Authored by litigators from our energy team, the Not Just Boilerplate series on Power & Pipes provides real-world examples of the impact that certain contract clauses can have on energy companies. Whether in repeat form agreements, employment agreements, or heavily negotiated one-off deals or mergers, there can sometimes be a tendency to just “grab” clauses from prior agreements, with the thinking that “it has always worked before . . .”
Our energy lawyers have experience with a wide array of litigation matters that have turned on various common contract clauses, some of which may have not received much attention at the time they were included in the agreement. We thought it might be useful to pass on some real-world “lessons learned” from the litigators who have actually fought the battles. Such perspectives might help to inform your next contract—or dispute.
And so, some observations on our first topic: “no waiver” clauses.
Companies and their commercial lawyers usually want the contract, once it is finalized and signed, to be the final word on what is covered. Frequently, “integration” clauses are included, to the effect that “no amendment or modification to this Contract shall be effective unless set forth in writing and duly executed by both Parties.” That can be a leaky protection, at best.
Courts and cases have often held that such integration or no-modification clauses can be trumped by evidence of alleged course of dealing, acquiescence, waiver, and the like. Some cases to that effect in Florida, where we recently ran into this issue in a $100 million-plus arbitration over a failed power plant in which the developer claimed such waiver, include Linear Corp. v. Standard Hardware Co., 423 So. 2d 966, 968 (Fla. 1st DCA 1982) (“[T]he parties to a contract may modify the written agreement by subsequent oral agreement or course of dealing with one another despite the requirement of a writing in order to modify.”), and White v. Ocean Bay Marina, Inc., 778 So. 2d 412, 412 (Fla. 3d DCA 2001) (“A written contract may be modified by a subsequent oral agreement or subsequent conduct of the parties, even though the written contract purports to prohibit such modification.”). Sometimes claiming such waiver can be enough for an opponent to get past summary judgment, and to a hearing or jury, even though the contract’s plain written terms would dictate otherwise.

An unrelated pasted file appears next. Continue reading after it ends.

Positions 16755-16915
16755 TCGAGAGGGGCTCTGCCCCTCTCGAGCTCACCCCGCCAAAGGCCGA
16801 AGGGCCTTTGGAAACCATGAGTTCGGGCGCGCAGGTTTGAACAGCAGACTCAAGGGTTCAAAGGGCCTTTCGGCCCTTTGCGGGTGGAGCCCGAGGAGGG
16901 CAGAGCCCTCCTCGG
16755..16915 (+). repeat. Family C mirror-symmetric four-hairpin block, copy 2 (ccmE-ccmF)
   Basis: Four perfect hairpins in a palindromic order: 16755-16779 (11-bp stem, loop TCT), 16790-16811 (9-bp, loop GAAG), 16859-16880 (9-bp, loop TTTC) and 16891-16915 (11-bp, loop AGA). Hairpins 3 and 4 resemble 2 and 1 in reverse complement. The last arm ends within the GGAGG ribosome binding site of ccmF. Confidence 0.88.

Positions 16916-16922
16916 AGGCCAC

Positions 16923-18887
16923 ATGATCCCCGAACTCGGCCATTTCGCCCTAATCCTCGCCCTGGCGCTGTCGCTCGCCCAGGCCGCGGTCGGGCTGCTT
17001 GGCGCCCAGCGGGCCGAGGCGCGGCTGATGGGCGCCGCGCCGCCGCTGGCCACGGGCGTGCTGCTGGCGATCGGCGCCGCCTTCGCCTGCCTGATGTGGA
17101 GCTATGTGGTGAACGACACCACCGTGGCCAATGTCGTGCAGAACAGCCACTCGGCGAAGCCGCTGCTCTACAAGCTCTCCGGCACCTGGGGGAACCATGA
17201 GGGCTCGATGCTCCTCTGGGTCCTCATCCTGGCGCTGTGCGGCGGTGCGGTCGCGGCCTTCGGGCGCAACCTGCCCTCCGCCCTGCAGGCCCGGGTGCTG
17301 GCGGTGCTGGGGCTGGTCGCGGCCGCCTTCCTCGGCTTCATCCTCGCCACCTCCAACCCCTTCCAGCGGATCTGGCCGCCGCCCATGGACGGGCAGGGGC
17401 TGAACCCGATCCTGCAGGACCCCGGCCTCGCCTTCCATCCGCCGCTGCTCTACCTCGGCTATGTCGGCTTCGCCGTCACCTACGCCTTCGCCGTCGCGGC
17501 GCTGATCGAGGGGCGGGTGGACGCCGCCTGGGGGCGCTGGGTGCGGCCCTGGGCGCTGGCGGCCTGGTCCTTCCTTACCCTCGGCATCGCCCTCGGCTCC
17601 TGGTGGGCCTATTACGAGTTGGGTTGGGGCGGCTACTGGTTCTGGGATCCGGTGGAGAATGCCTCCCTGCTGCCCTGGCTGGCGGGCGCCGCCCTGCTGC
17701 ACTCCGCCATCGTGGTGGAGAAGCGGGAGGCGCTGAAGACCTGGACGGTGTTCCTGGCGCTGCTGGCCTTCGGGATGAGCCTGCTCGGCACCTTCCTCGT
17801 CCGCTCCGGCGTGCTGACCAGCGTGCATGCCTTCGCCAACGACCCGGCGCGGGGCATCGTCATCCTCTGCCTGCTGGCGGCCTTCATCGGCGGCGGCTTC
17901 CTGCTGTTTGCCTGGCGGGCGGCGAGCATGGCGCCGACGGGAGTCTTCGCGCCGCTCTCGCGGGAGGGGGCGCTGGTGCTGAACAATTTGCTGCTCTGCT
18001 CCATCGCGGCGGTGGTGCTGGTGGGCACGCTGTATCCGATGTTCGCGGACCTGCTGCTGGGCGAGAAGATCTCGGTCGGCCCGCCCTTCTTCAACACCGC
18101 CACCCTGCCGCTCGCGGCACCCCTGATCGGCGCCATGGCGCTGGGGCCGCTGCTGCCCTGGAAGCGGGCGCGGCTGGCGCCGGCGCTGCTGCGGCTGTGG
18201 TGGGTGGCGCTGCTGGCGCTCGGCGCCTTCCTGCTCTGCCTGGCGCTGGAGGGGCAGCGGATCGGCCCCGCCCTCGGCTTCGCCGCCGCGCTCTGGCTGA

If the desire is really to nail down the rights and obligations of the parties as tightly as possible within the four corners of the contract, consider including an independent no-waiver clause, as a term separate and apart from the integration or no-modification clause.
Call the provision “no waiver,” and include language along the lines of “the delay or failure of a Party to insist, in any instance, on the strict performance of any of the terms and conditions herein shall not be construed as a waiver of such Party’s right in the future to insist upon strict performance of such terms and conditions.”
Cases in Florida, where our recent power plant dispute occurred, that have held such no-waiver clauses to be separately enforceable include National Home Communities, LLC v. Friends of Sunshine Key, Inc., 874 So. 2d 631, 634 (Fla. 3d DCA 2004) (Florida courts “have consistently enforced [anti-waiver] clauses”); Rybovich Boat Works, Inc. v. Atkins, 587 So. 2d 519, 522 (Fla. 4th DCA 1991); and Sacred Heart Health Sys., Inc. v. Humana Military Healthcare Services, 601 13 F.3d 1159, 1182 (11th Cir. 2010) (collecting Florida cases).
The waiver and course-of-dealing cases typically do not contain such clauses. In our Florida case, having that no-waiver clause in the contract allowed us to simply and persuasively dismiss the opponent’s very voluminous evidence regarding alleged waiver, to distinguish all of their cited cases, and to secure a partial summary judgment that substantially narrowed the case.
So, a little extra thought—and maybe a separate no-waiver clause—can pay big dividends if things go south and wind up in disputes territory.